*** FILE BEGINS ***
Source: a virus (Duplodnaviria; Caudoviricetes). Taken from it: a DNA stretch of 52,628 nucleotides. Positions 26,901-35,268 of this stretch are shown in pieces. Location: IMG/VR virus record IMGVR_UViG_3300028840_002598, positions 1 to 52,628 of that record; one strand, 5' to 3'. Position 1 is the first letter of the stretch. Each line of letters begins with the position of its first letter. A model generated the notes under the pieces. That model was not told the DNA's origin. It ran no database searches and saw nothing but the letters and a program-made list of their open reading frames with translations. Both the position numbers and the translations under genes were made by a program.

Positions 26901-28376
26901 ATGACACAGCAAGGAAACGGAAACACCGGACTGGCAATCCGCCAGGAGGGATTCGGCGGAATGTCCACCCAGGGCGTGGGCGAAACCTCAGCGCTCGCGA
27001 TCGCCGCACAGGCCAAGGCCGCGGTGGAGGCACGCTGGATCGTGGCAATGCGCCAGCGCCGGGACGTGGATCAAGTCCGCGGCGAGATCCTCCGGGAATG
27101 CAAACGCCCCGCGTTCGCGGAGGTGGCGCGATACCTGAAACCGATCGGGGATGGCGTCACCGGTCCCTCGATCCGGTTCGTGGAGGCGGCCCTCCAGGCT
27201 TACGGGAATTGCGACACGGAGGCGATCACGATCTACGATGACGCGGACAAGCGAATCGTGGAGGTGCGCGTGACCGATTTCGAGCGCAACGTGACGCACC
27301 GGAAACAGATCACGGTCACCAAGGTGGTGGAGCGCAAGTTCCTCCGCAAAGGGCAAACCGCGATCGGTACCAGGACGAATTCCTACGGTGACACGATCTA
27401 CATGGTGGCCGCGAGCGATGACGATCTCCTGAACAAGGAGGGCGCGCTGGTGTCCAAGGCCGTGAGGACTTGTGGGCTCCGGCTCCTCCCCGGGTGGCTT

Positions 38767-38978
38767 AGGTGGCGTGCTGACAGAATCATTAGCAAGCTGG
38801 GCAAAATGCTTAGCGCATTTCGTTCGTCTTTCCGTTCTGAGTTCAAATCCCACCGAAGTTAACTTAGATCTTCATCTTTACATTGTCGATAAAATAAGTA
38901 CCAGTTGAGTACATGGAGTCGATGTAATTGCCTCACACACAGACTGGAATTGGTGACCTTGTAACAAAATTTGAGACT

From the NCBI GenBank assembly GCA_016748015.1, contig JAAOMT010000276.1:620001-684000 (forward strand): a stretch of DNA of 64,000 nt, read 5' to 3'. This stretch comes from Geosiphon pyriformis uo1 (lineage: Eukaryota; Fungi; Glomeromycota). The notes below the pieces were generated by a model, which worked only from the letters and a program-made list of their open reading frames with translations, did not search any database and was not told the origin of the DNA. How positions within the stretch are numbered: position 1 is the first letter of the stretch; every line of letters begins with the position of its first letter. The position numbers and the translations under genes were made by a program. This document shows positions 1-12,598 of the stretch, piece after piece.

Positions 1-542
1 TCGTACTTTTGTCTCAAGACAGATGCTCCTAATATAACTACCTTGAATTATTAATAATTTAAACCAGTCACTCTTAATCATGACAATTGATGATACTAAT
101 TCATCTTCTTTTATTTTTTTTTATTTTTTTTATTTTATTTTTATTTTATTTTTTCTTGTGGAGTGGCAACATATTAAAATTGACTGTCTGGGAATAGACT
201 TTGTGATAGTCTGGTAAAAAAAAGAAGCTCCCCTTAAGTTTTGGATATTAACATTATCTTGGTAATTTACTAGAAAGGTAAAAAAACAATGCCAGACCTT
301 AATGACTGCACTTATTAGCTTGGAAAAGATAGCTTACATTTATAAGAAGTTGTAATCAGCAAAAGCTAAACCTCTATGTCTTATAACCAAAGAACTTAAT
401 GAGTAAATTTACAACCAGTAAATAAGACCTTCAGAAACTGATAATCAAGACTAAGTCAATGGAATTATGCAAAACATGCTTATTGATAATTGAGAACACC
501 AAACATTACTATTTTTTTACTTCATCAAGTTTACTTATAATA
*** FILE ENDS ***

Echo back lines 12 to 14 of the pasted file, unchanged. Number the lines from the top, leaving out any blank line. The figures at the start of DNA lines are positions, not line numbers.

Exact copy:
38901 CCAGTTGAGTACATGGAGTCGATGTAATTGCCTCACACACAGACTGGAATTGGTGACCTTGTAACAAAATTTGAGACT

From the NCBI GenBank assembly GCA_016748015.1, contig JAAOMT010000276.1:620001-684000 (forward strand): a stretch of DNA of 64,000 nt, read 5' to 3'. This stretch comes from Geosiphon pyriformis uo1 (lineage: Eukaryota; Fungi; Glomeromycota). The notes below the pieces were generated by a model, which worked only from the letters and a program-made list of their open reading frames with translations, did not search any database and was not told the origin of the DNA. How positions within the stretch are numbered: position 1 is the first letter of the stretch; every line of letters begins with the position of its first letter. The position numbers and the translations under genes were made by a program. This document shows positions 1-12,598 of the stretch, piece after piece.

Positions 1-542